Is this simply a collection of songs that dive deeper into the psyche of its narrator, or is this something a bit more conceptual? Could it somehow be both simultaneously? Ultimately, I find DAMN. to be a rap album about rap itself; it’s about the redemptive power and influence on culture at large. “DNA.” is completely indicative of this. The fiery, piss-and-vinegar anguish is a total repudiation of hip hop’s detractors, a song that takes laser focused aim onto the people that just don’t get it. It’s a song for the people who say “Why do they cuss so much? Why do they say the N word? Why is it violent? BLUE LIVES MATTER!” “DNA.” and the rest of DAMN. is the appropriate, fuck off response to the uninitiated. Kendrick Lamar isn’t here to mince words. The lyrics are violent, sexual and depressing because he’s telling it how it is. He and other rappers make this music to detail the world through their own eyes. It’s hip hop that ultimately saves Kendrick’s life, which can be heard in the harrowing finale “DUCKWORTH.” Over the most direct, boom-bap beat of the album, Kendrick tells the fascinating story of how his father was nearly murdered by Top Dawg Entertainment founder years before Kendrick Lamar was signed by Top Dawg Entertainment. He wraps up the album with the riveting, final lines before looping the album back into itself and restarting the story from the beginning.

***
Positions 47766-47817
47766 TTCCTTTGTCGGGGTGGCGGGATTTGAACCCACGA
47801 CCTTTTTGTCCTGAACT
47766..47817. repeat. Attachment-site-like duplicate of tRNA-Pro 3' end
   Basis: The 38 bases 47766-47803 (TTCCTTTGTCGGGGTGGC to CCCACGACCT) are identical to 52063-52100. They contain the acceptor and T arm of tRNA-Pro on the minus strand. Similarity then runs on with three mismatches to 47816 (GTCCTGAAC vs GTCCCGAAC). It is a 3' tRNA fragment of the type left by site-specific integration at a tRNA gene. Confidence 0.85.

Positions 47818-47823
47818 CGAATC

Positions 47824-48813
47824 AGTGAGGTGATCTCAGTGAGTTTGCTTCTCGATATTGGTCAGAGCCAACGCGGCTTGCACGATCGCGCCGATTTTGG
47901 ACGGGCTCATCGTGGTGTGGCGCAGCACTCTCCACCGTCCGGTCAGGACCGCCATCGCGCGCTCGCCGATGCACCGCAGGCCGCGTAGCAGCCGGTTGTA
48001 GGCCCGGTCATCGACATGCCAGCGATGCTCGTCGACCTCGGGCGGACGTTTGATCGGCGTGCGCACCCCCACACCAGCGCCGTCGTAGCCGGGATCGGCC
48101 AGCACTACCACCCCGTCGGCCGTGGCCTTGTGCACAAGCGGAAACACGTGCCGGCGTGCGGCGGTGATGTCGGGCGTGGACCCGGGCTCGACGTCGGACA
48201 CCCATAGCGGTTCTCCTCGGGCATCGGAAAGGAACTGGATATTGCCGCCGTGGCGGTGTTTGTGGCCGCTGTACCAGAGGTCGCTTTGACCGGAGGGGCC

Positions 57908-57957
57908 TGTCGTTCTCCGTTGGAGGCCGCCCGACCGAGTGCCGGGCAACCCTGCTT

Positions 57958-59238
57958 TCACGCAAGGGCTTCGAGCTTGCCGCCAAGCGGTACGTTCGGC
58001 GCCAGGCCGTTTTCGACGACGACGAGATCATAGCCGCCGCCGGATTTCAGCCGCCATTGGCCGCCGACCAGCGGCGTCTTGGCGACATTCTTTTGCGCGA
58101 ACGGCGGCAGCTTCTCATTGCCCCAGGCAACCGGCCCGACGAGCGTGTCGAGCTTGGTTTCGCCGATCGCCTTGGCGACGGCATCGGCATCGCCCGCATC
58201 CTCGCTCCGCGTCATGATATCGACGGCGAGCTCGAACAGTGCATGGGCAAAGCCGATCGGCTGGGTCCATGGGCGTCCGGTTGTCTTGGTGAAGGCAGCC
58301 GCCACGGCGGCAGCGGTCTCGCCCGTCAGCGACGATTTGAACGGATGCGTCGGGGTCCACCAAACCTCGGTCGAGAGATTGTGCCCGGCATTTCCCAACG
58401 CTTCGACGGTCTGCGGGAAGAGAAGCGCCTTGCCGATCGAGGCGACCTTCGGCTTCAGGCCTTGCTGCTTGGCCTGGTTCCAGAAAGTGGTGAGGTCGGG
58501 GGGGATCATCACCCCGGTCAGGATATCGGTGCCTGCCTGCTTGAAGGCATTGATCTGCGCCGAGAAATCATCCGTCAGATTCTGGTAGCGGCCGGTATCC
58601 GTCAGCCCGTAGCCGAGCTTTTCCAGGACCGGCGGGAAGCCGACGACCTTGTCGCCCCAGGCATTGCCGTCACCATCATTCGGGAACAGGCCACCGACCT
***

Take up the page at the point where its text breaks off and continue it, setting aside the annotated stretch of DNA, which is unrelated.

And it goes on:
“Whoever thought the greatest rapper would be from coincidence?
Because if Anthony killed Ducky
Top Dawg could be servin’ life
While I grew up without a father and die in a gunfight”

DAMN. makes for another gripping album in Kendrick’s discography. From the stellar production to Kendrick’s focused lyrics and song topics, DAMN. does a fantastic job of bridging the gap between the jazzy, R&B-tinged To Pimp a Butterfly and the grimy, street-life storytelling of Good Kid, M.A.A.D. City. The lead single “HUMBLE.” is a terrific banger that stands on it’s own as a single while taking on new life in the context of the album. Coming immediately after “PRIDE.,” which features some of Kendrick’s best singing and an almost Tame Impala inspired chorus, it’s apparent the plea for humility isn’t directed towards you, but towards Kendrick himself.